I learned about the PDF possibility of taking notes which are then stored with the document, usefull when reading ebooks. If the note taker also supports some math notation, that would be wonderful! Which free PDF reader can do this? (I am using Lubuntu 12.10)


11 Answers 11


Evince 3.6.1 (the default PDF viewer) now supports adding annotations and bookmarks (proper PDF bookmarks), that are saved with the document.

Since Evince 3.14 you can add and delete annotations.


UPDATE Evince 3.14: Annotations can be added and deleted.

UPDATE 2020: Key S adds a text note and Ctrl + H highlights selected text. (both still require a mouse click to start writing on the annotation). Thanks @Gogowitsch

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    Maybe I just do not see it, but I can't move or delete annotations in evince. I'm using the ubuntu 13.10 default version (3.10). – verpfeilt Oct 19 '13 at 23:02
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    yup, that is a pending feature help.gnome.org/users/evince/stable/annotations-delete.html.en – alfC Oct 20 '13 at 19:50
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    With GNOME 3.14, removing annotations has been finally implemented. See wiki.gnome.org/ThreePointThirteen/ReleaseNotes (evince: supports removing annotations). – Peque Dec 10 '14 at 22:13
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    If you're looking for it and can't find it, in Ubuntu, Evince is called Document Viewer. – Brad Turek Sep 24 '18 at 15:44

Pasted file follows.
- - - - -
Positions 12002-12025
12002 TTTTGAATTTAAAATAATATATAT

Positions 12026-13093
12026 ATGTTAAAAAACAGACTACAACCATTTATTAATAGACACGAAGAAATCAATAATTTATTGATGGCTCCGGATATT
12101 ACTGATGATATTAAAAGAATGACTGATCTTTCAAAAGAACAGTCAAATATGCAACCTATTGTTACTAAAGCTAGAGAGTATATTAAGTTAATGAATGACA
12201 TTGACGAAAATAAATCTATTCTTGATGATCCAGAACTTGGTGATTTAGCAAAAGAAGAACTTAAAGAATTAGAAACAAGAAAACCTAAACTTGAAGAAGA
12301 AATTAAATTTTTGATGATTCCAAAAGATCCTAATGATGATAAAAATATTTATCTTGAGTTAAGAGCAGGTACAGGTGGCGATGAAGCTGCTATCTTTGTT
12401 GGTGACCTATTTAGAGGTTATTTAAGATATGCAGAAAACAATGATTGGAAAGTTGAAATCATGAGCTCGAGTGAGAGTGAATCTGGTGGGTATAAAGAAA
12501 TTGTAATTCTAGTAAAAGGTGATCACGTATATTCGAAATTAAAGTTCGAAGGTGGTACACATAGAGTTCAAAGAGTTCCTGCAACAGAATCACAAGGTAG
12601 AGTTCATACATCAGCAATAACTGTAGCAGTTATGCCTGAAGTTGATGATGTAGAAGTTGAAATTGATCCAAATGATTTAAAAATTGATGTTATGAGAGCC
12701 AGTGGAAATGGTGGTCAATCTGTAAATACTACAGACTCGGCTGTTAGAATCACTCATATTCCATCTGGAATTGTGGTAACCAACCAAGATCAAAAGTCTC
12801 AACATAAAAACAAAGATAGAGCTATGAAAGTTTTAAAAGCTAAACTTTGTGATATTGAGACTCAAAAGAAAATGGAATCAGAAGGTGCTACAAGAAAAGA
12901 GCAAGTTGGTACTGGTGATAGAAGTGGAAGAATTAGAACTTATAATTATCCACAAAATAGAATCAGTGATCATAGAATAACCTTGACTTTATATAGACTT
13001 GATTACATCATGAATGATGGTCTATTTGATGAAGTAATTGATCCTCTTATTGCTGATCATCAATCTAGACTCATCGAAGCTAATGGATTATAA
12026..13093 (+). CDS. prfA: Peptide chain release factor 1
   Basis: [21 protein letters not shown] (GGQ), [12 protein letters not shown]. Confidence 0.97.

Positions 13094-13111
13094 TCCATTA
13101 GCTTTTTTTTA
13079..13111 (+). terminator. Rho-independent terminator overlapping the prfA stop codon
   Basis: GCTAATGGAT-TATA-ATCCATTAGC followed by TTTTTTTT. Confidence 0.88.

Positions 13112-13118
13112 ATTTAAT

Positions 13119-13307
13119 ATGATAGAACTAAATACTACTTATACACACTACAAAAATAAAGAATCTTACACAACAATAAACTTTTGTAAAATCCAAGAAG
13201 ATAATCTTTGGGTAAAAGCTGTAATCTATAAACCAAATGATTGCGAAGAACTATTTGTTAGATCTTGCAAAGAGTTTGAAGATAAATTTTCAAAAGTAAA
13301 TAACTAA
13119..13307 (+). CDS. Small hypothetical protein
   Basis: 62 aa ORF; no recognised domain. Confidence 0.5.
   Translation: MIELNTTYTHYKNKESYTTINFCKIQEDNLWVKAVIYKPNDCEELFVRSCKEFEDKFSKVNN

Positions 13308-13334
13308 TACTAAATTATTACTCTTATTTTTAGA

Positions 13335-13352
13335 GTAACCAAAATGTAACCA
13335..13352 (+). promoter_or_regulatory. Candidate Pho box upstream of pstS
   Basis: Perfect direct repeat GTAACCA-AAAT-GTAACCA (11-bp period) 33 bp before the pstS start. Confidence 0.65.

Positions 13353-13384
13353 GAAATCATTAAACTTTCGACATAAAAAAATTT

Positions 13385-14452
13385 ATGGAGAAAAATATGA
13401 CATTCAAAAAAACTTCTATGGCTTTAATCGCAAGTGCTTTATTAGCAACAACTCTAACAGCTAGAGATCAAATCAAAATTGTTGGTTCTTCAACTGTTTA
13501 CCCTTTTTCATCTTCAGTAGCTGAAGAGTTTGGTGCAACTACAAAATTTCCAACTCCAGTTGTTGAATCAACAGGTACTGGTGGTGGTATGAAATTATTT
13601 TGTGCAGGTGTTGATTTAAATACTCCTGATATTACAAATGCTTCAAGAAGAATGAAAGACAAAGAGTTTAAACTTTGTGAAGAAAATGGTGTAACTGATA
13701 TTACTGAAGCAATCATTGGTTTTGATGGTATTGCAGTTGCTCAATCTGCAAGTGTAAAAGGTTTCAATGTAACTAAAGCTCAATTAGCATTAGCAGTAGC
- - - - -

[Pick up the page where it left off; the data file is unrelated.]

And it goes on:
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    Look at the keyboard shortcuts to work with comments efficiently. For instance, the key S adds a note. – Gogowitsch Nov 21 '20 at 17:52

I suggest you try these two programs and choose the one that better fits your needs.


sudo apt-get install xournal

All annotations are hand made (so to speak). You can print them on the PDF, if you want, or you can set them apart.

enter image description here


Download from here. Very useful to keep track of your research notes.

enter image description here

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    Xournal doesn't save annotation in the pdf file itself, so if you send the file to someone else, he won't get the annotations. – To Do Jun 1 '13 at 10:38
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    You must "Export to PDF" to generate a new PDF with the annotations. This way anybody can read them. – Ed Villegas Jun 2 '13 at 13:40
  • How can you save your annotations directly to PDF using Mendeley? – Georgy Ivanov Nov 21 '13 at 14:02
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    Yes, you can. Just go to «Export to PDF with annotations» in the «File» menu. – Ed Villegas Nov 24 '13 at 18:03

You could also try Okular. Now you can actually export annotations to PDFs in Okular (this was not possible until recently): http://docs.kde.org/stable/en/kdegraphics/okular/annotations.html

It seems Okular has to be built with Poppler at least version 0.20. It works with Ubuntu 13.04.


The version of Okular (0.19.3) found in at least Ubuntu 14.04 now also supports customising the review toolbar (the toolbar for adding annotations) by adding and modifying the various annotation types that can be selected.